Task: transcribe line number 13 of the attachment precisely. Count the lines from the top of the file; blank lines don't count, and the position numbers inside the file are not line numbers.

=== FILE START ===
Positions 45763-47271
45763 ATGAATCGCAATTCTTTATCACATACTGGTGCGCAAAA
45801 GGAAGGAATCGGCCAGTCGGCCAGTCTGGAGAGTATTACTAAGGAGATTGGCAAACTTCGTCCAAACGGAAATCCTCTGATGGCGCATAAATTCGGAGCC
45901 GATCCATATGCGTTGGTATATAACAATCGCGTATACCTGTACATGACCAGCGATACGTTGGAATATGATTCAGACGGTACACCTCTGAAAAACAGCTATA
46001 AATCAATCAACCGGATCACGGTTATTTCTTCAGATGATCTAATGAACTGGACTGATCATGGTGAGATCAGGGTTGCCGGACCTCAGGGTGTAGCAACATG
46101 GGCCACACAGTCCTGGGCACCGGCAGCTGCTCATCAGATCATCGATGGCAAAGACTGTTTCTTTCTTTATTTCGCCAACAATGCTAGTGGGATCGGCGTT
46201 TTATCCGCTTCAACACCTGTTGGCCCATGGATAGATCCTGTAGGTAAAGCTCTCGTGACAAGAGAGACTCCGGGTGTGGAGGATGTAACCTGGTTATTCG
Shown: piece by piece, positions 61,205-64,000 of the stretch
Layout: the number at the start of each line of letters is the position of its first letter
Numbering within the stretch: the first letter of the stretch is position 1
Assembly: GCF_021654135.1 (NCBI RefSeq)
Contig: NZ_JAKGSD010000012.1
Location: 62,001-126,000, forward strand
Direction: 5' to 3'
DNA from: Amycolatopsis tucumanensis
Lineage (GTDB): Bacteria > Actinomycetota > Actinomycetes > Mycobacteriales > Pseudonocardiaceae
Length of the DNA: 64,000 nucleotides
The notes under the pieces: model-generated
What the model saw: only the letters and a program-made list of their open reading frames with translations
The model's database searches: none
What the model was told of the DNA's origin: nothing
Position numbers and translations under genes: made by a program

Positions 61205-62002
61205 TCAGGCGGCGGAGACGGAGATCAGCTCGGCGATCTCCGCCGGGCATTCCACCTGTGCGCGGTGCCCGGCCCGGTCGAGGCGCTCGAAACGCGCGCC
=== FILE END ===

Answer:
Location: 62,001-126,000, forward strand